CITY COINS OF PALESTINE
the first century, the Roman Empire granted many of the cities in its provinces
the right to mint bronze coins. Silver coins were only minted in a few important
cities outside of Rome. Coins were issued in Judaea/Palestine by 38 different
cities, according to Meshorer, as follows (from North to South):
Coastal Cities: Ptolemais (Akko), Dora (Dor), Caesarea, Joppa (Yafo), Ascalon (Ashkelon), Gaza, Anthedon, Raphia
Inland Cities: Tiberias, Sepphoris (Sippori), Gaba, Nysa-Scythopolis, Samaria (Shomron-Sebaste), Neapolis (Shechem), Antipatris, Diospolis (Lod), Nicopolis (Emmaus), Aelia Capitolina (Jerusalem), Eleutheropolis (Beth Govrin)
Cities of Transjordan: Panias, Philippopolis, Hippos (Susita), Canatha (Kenath), Abilla (Abel), Gadara (Gader), Adraa, Capitolias (Beth Reisha), Bostra (Beser), Dium, Pella (Pehal), Gerasa (Geresh), Philadelphia (Rabbat Ammon), Esbus (Heshbon), Medeba, Rabbath-Moba (Rabbath Moab), Charach-Moba (Kir Moab), Petra (Reqem)
While a scattering of city coins were minted earlier, the time of the First Revolt (66-70 CE) saw the initial pronounced production of city coins in Judaea ... and the number of mints blossomed after the defeat of the Jews in the Second Revolt (132-135 CE). The Ascalon Mint deserves special mention, since it produced coins almost continuously from about 375 BCE through 235 CE; one of its more interesting issues features the famous Cleopatra on a silver shekel. (#118)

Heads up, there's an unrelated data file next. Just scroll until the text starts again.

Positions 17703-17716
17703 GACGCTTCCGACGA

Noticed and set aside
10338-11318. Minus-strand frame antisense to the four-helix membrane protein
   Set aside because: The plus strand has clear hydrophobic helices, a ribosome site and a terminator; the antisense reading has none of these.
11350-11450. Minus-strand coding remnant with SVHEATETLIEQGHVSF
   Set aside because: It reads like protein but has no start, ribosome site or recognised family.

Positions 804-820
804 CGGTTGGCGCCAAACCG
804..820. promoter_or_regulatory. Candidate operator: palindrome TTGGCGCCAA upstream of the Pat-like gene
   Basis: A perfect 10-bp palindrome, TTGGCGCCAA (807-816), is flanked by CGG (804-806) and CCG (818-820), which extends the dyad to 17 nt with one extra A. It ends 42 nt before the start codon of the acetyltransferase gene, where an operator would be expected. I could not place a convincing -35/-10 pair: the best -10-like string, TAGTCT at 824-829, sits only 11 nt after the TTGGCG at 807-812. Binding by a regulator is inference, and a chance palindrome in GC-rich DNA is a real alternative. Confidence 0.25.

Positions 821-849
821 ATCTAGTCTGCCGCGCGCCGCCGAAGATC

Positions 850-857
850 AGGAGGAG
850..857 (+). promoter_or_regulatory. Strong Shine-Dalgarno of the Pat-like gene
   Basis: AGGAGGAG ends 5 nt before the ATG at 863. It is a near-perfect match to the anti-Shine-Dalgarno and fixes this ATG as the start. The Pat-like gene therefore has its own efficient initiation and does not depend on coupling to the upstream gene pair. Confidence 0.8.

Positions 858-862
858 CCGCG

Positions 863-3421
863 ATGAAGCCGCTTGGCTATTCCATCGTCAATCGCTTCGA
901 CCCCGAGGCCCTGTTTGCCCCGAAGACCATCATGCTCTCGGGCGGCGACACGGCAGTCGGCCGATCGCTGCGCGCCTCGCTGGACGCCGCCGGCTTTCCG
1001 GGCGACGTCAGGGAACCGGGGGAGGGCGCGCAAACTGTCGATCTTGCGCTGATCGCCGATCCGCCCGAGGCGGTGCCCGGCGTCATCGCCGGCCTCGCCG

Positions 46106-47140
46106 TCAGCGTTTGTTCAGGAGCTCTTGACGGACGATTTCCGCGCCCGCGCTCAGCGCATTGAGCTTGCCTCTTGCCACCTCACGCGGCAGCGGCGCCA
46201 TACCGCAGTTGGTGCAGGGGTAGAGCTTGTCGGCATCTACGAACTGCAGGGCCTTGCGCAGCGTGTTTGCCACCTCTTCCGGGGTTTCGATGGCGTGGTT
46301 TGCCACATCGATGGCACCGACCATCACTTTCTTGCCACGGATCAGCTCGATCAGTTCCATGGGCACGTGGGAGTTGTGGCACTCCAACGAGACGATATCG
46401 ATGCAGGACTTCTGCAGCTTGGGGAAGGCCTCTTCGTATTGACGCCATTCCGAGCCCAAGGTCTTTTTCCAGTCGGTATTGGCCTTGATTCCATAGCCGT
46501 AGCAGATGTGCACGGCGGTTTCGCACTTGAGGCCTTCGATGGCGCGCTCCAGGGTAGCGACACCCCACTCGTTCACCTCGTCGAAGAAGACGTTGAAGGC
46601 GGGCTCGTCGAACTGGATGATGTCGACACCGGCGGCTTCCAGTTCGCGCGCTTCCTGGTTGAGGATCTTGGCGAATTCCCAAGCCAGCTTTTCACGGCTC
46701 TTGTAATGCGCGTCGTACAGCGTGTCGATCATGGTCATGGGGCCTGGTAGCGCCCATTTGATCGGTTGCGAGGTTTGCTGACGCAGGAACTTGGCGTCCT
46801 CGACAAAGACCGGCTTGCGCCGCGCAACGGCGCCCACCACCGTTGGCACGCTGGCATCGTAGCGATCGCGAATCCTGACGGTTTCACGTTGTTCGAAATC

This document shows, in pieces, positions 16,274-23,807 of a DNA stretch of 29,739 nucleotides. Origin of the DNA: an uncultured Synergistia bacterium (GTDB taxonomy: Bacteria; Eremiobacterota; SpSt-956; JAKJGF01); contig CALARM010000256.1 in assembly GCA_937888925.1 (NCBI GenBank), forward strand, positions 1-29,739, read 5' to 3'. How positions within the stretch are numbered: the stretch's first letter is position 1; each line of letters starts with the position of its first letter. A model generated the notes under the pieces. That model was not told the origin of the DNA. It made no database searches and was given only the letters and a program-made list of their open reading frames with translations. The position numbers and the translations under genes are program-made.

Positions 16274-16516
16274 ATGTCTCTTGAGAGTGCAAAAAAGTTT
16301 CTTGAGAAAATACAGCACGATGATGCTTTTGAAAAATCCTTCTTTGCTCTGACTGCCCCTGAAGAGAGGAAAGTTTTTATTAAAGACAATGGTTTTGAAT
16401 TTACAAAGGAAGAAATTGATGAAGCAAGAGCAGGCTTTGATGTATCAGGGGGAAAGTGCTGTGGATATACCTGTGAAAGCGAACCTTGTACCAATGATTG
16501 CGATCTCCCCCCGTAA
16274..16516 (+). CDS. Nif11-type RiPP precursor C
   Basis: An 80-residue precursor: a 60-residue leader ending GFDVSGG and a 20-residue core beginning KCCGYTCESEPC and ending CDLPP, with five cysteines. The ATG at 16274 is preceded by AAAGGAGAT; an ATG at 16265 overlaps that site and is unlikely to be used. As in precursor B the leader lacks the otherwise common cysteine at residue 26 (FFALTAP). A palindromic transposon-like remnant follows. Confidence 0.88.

#118 Shekel from Ascalon featuring Cleopatra VII, 47 BCE
A few cities, with large Jewish populations - Neapolis (#119) and Sepphoris (#120) -- initially struck coins with Jewish symbols.
#119 Neapolis, Domitian 82/83 CE
#120 Sepphoris, Trajan 98-117 CE
A previously unknown coin (#121), offered by fontanillecoins.com, depicts the tower and walls (tell) of the city of Akko-Ptolemais.
#121 Akko-Ptolemais, Galienus 253-268 CE
Some historic coins -- issued by Aelia Capitolina/Jerusalem (#122), Caesarea (#123), etc. -- picture the Roman ceremonial founding of the city. The Emperor is shown in a cart pulled by a bull and ox, defining the boundary as the area enclosed by a plough in 24 hours.
#122 Aelia Capitolina, Hadrian 130 CE (H-Fig. 10.1 )
#123 Caesarea, Septimus Severus 193-211 CE
But the coins of these cities eventually joined with the others in depicting Roman gods, goddesses, temples, etc. One of the most interesting designs depicts a Roman temple, dedicated to the worship of Jupiter "The Supreme God," which was erected on the former site of the Samaritan Temple atop Mt. Gerizim. (#124)
124 Neapolis, Antoninus Pius 160 CE
This extensive series of Palestine city-coins finally came to an end during the reign of Gallienus (253-268 CE), when the Roman Empire disintegrated.
© 2020-Mel Wacks